Check out our photo gallery from the road trip to the Little Apple on our Facebook page and please "like" the Gobbler Country Facebook page while you're at it!
For about 25 minutes, it looked like Virginia Tech was poised to pass its first major test of the season with flying colors. However, foul trouble, turnovers and poor shooting plagued the Hokies for the game's final 15 minutes, resulting in a 15-point loss to Kansas State at Bramlage Coliseum.
A lot of fans have done a lot of complaining about the officiating and some of it may have even been warranted. But the Hokies were their own worst enemy in Manhattan and when that happens, not even poor officiating in your favor can compensate.
In the second half, the Hokies shot only 33.3 percent, while K-State shot 45.2 percent. Malcolm Delaney, who led the team with 22 points, also had nine turnovers, including four during an 11-0 K-State run that gave the Wildcats a 17-point lead with just over four minutes to play and essentially ended the game.
All three of Virginia Tech's starting forwards were in serious foul trouble throughout the second half, forcing the Hokies to play zone, which is far beyond their comfort level. Whether or not that foul trouble was due to their own recognizance or officiating, depends on who you ask. To me, it both were at fault. Were some of the calls a little ticky-tack? Sure, but when you find yourself scrambling to make a play after getting out of position, you make it easy for the ref to blow the whistle.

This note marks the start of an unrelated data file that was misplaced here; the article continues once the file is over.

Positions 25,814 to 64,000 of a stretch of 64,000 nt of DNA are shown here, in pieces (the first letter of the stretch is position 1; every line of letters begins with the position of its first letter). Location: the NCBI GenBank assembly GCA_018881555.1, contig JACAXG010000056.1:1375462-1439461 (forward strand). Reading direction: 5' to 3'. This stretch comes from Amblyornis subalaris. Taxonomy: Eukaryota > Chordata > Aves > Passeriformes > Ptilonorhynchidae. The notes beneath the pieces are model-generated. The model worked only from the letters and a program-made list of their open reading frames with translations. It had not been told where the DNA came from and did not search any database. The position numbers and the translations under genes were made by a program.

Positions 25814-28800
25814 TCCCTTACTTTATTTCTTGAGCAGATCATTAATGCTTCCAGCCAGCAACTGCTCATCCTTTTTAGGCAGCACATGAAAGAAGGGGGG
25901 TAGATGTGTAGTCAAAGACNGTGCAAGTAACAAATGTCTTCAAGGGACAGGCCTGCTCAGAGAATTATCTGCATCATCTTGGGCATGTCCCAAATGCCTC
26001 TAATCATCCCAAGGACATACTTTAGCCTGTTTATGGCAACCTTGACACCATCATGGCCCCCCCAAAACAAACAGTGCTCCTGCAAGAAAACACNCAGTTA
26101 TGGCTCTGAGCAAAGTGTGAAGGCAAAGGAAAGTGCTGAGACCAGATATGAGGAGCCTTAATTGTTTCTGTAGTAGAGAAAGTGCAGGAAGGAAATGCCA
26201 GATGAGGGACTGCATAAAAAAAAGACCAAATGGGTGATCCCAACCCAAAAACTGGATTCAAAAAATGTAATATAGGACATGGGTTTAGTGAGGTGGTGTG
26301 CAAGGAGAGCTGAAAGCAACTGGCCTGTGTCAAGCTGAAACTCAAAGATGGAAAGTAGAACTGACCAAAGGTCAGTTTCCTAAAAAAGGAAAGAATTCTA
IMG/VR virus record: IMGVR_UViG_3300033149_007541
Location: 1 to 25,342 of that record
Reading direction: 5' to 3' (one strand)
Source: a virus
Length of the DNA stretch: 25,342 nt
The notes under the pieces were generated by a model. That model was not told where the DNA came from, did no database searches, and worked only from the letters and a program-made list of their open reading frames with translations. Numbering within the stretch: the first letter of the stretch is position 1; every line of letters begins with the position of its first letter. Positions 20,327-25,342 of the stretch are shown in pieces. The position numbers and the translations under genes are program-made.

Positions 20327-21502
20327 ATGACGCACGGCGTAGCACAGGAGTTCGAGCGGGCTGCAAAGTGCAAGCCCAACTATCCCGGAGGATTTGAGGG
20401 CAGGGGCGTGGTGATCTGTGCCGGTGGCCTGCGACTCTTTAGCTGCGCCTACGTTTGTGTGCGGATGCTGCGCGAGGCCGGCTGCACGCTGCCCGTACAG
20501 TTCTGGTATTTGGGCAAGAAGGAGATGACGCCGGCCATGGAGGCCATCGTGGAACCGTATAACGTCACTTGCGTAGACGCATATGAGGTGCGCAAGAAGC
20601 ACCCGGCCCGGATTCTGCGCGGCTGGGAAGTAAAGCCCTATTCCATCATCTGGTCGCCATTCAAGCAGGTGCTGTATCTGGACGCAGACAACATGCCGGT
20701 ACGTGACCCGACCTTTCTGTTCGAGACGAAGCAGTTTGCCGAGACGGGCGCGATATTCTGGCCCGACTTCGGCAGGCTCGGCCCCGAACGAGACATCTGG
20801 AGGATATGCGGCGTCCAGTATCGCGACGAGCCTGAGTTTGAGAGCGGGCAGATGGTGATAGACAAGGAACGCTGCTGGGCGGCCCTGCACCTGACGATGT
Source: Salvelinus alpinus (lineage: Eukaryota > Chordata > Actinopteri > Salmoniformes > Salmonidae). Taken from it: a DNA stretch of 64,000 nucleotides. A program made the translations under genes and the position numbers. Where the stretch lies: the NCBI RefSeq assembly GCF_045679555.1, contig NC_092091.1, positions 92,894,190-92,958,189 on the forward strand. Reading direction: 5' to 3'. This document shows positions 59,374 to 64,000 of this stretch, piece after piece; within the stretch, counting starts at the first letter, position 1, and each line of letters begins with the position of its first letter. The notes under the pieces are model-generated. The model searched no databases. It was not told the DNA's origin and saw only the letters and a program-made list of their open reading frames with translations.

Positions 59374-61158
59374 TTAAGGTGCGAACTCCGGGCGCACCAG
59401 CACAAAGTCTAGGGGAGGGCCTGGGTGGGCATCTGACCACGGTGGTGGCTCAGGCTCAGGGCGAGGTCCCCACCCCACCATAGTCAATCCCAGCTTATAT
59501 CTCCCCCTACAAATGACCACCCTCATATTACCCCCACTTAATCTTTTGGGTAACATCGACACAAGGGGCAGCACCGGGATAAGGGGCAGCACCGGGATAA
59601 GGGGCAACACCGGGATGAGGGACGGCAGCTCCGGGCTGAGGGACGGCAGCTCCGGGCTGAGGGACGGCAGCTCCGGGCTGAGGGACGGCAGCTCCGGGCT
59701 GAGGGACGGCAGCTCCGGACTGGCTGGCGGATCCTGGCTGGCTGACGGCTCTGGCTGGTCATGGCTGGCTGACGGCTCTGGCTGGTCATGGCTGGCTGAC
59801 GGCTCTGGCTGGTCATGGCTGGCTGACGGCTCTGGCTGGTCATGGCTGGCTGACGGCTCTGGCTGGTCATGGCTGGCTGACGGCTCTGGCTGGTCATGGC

Also, it wasn't like the K-State's stars weren't in foul trouble. The Wildcats' best player, Jacob Pullen, was out for nearly the entire first half and the Hokies couldn't take advantage, trailing by one at the break.
What this game taught us is that it's easy for the Hokies to get in trouble when they aren't making jump shots. Right now they're very undermanned down low and they can't complicate things further by losing their cool when shots aren't falling and calls aren't going their way, especially on the road.
This team could still be an elite team because Delaney has the potential to take over any given night. But as we learned Tuesday afternoon, the Hokies still have a lot of things to work on if they want to live up to their billing as the second-best team in the ACC.